Campus administrators are considering a plan to lease the campus bookstore to a private corporation in an attempt to generate revenue for the college, according to bookstore employees. Winners may be the college, which could generate tens of thousands of dollars in revenue. Losers, say critics of the idea, would be students who face steep increases in textbook costs and possibly bookstore employees who could lose their jobs.
Southwestern College administration and employees just agreed to a contentious five percent salary cut in an attempt to make up for a $5 million shortfall for fiscal year 2012-13. Another $2 million gap may have opened, according to campus administrators, forcing leadership to consider other cuts as well as possible sources of revenue.
Though many bookstore employees and students expressed sympathy for the college’s plight, none indicated support for the proposal. Bookstore Operations Manager Bill Denton said he opposed the plan, calling it a potential “can of worms.”
Bookstore profits have for years supported other cash-losing operations, such as the cafeteria. Denton said bookstore personnel were always happy to assist other campus programs that came up short, and said he was concerned that the college would sell off a “cash cow.”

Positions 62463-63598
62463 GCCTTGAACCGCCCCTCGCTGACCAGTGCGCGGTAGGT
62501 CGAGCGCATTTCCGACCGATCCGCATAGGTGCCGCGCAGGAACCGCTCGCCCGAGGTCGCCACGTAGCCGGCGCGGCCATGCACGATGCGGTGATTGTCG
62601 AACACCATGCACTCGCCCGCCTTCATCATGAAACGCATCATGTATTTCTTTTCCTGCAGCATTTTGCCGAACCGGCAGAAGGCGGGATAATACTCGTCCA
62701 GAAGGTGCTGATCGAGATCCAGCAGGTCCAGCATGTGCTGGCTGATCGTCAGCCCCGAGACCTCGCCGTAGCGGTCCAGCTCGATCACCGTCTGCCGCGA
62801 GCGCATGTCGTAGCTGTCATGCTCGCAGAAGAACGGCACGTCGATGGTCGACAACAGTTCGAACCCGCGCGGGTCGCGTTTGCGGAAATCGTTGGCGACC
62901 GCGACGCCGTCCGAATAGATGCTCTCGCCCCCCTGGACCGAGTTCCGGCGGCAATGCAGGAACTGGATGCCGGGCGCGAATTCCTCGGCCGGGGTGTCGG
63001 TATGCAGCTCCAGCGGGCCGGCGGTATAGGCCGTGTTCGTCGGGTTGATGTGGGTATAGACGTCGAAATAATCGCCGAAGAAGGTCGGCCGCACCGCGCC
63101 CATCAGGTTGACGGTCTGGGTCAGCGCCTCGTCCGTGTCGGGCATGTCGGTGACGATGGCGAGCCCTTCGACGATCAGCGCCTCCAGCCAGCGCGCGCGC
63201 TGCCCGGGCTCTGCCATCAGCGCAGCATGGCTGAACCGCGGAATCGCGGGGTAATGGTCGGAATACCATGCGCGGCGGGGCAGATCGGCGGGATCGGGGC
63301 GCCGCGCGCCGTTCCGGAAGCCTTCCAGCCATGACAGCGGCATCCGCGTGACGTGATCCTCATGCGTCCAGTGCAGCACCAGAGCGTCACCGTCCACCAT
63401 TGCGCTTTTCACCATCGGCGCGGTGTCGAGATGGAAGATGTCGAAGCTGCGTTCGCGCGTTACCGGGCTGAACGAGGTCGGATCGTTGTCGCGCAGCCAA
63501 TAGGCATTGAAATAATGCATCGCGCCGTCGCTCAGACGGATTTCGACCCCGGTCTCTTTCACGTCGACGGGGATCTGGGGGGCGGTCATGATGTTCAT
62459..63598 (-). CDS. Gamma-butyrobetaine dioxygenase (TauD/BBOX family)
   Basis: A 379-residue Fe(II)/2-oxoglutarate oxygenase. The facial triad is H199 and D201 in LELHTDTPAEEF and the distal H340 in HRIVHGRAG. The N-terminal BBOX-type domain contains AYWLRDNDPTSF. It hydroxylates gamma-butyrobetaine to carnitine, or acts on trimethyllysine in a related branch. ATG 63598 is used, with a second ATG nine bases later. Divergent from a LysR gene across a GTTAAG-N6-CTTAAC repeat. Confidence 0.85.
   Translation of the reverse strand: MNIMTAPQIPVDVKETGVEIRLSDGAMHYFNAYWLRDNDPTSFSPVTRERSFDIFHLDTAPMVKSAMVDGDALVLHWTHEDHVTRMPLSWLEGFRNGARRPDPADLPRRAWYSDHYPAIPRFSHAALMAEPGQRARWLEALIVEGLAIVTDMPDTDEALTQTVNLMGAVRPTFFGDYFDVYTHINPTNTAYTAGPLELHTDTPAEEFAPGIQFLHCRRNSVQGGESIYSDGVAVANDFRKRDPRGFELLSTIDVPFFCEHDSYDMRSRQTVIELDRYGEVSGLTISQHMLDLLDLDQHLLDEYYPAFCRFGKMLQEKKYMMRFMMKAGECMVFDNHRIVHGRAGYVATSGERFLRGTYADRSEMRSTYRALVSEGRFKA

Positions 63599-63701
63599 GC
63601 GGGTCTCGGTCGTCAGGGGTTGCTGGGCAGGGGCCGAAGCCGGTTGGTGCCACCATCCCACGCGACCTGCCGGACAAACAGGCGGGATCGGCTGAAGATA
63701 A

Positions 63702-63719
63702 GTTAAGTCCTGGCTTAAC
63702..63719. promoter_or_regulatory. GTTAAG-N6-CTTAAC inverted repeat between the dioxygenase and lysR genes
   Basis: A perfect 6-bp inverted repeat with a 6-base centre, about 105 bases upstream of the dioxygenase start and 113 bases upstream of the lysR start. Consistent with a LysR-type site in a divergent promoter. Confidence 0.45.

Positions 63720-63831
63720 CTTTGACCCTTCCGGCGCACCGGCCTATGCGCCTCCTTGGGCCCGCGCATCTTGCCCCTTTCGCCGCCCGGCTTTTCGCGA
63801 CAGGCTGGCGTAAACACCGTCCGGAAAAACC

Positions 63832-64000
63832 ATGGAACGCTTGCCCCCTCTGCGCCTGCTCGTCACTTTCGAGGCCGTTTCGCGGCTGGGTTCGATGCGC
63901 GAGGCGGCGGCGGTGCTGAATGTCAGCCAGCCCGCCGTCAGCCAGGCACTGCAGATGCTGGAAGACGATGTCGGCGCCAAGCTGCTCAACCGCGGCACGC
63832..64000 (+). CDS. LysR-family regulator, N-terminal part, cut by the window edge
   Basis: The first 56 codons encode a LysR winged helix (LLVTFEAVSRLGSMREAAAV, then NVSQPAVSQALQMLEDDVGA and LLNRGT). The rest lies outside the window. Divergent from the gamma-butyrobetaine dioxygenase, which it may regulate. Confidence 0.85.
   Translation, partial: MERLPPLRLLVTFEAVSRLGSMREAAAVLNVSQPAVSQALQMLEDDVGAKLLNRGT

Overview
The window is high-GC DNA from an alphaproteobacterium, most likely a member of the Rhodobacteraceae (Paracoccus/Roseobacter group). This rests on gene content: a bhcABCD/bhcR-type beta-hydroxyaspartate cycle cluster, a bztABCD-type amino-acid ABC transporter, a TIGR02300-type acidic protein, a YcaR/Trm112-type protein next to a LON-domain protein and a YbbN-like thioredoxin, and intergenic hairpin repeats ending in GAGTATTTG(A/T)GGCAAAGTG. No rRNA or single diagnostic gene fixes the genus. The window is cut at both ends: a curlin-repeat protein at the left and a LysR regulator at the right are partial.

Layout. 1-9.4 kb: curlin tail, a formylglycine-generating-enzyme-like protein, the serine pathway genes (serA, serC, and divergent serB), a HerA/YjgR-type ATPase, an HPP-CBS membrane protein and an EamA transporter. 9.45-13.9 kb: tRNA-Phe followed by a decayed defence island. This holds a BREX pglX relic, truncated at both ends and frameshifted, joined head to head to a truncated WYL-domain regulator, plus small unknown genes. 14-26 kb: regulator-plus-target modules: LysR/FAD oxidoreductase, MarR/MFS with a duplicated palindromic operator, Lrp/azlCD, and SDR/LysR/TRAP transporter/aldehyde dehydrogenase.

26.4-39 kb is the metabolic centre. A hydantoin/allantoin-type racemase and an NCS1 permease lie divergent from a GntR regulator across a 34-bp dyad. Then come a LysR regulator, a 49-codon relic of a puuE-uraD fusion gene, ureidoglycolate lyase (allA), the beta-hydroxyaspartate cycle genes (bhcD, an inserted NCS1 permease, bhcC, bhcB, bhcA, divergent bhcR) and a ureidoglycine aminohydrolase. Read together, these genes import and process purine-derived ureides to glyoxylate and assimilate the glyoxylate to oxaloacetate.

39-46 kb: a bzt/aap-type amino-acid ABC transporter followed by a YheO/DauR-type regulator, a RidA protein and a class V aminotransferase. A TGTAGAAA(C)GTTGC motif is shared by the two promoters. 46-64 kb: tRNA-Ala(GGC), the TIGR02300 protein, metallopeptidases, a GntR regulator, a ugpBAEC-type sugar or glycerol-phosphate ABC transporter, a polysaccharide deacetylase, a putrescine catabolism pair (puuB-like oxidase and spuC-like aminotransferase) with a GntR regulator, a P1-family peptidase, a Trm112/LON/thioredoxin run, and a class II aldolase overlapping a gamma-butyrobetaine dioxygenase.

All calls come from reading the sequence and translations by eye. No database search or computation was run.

“The campus bookstore was always able to help the college (with revenues from profits), which I’m very proud of,” he said.
California community colleges such as Chabot in Hayward and Orange Coast in Costa Mesa privatized their bookstores to corporations that paid generous leasing fees, but also charged students 20-40 percent more for textbooks and essential academic materials. Denton said the extra revenue for the college would come with a heavy cost to employees and students.
“These companies come in and say ‘We’ll take over, we’ll run your store and we guarantee you this amount of money every year and we get to keep the rest,’” he said. “The only way they can do that guarantee of revenue is by letting go of the staff.” Recently Chabot College went through a leasing with Follett Higher Education Group, with an agreement that was a minimum of $80,000 a year, but the company got rid of classified employees and student workers.
Former bookstore manager Patti Larkin is now SWC Director of Financial Aid. She recently set up a new plan to link financial aid to textbook purchases that would allow students to apply aid to purchases in a greatly expedited manner.
“This program would provide support to SWC students in achieving their academic goals,” said Larkin. “Many students cite not being able to afford or purchase textbooks as one of their greatest challenges in succeeding at SWC.”
She said she did not know what effect, if any, the leasing of the bookstore could have on the arrangement.
Students interviewed said they did not like the plan because they were worried it would increase textbook prices.
“It would be a bummer to have to pay extra for books that are already pretty pricey,” said Rudy Marquez, 20, a music major.
Chris Madrid, 20, a computer information systems major, agreed.
“Seems like an easy way to make more money off students,” he said.